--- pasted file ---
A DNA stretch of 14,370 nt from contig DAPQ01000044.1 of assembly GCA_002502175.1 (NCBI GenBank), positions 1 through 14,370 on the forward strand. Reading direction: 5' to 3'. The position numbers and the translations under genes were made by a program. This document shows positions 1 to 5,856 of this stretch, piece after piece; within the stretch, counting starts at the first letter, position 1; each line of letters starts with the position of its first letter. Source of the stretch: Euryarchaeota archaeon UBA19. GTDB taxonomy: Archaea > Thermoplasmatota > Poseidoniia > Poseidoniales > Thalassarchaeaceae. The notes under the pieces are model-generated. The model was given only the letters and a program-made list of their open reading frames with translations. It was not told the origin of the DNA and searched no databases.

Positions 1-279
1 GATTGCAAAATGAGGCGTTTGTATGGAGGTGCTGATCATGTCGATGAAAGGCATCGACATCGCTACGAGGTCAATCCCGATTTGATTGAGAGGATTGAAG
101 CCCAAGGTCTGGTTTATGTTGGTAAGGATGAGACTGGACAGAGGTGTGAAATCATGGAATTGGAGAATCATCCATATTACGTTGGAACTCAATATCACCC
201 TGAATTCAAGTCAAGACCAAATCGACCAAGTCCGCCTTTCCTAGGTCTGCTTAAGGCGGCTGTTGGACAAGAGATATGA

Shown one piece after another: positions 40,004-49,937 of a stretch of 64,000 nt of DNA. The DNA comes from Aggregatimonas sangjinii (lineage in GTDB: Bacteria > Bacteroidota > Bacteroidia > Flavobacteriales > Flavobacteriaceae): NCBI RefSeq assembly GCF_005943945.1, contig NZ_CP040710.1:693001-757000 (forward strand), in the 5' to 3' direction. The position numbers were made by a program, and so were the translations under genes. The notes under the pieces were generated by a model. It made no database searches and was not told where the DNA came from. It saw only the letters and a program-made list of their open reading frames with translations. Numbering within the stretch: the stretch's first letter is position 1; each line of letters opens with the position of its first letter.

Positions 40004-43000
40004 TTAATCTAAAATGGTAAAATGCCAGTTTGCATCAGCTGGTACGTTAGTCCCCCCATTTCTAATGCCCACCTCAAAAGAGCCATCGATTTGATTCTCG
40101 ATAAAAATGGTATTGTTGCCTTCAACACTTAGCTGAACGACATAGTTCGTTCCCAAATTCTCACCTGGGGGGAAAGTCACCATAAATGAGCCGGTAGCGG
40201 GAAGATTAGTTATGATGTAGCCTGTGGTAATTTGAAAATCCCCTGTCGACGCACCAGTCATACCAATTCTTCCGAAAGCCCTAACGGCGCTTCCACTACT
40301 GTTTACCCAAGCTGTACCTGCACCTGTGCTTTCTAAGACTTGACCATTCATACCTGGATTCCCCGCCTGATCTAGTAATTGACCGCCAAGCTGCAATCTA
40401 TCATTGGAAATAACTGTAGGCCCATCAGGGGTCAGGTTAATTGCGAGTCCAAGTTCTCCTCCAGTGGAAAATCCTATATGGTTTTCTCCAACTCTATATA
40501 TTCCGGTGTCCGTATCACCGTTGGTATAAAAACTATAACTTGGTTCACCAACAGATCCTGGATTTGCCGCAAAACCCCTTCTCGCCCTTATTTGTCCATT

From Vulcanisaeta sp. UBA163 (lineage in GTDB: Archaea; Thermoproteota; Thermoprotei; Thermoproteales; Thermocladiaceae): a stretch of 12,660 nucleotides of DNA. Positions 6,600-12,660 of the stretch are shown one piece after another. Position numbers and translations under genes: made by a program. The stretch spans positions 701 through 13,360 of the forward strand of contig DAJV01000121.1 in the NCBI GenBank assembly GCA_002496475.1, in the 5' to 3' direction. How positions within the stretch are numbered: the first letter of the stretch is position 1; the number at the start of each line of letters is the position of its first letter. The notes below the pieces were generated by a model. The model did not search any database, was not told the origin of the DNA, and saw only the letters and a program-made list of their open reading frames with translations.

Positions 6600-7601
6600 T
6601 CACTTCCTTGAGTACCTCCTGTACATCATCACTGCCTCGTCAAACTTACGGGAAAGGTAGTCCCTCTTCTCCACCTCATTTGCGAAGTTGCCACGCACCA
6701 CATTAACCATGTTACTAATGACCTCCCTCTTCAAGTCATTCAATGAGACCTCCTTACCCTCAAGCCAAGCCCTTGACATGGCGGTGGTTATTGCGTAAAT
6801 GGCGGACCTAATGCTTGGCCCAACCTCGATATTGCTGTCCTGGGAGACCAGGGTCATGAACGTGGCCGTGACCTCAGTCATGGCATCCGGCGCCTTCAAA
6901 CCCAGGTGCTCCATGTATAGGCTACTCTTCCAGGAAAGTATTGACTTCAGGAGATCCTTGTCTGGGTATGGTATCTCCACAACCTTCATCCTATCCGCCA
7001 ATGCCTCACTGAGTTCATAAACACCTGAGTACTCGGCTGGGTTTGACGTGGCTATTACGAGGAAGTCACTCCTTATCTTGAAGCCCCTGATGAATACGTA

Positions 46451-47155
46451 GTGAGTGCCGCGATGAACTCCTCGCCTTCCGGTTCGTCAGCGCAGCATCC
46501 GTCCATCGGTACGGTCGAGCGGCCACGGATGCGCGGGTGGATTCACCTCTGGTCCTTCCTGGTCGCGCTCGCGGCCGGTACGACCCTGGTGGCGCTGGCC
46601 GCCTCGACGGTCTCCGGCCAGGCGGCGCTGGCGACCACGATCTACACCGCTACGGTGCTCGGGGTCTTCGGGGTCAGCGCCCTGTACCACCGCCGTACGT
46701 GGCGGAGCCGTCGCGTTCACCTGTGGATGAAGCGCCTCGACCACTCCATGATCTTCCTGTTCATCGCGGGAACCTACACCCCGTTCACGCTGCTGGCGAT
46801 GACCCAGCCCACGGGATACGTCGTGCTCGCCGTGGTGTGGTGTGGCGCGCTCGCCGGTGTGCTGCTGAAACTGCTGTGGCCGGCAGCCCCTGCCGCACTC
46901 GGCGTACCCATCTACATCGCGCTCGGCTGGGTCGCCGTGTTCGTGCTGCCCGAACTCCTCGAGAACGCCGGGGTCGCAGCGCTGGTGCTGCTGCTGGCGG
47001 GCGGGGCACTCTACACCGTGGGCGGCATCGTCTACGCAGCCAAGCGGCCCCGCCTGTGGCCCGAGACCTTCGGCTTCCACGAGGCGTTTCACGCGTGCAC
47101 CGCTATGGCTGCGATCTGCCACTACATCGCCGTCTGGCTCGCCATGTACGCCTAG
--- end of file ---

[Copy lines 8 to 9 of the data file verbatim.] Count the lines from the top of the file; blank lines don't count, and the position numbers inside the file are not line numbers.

40004 TTAATCTAAAATGGTAAAATGCCAGTTTGCATCAGCTGGTACGTTAGTCCCCCCATTTCTAATGCCCACCTCAAAAGAGCCATCGATTTGATTCTCG
40101 ATAAAAATGGTATTGTTGCCTTCAACACTTAGCTGAACGACATAGTTCGTTCCCAAATTCTCACCTGGGGGGAAAGTCACCATAAATGAGCCGGTAGCGG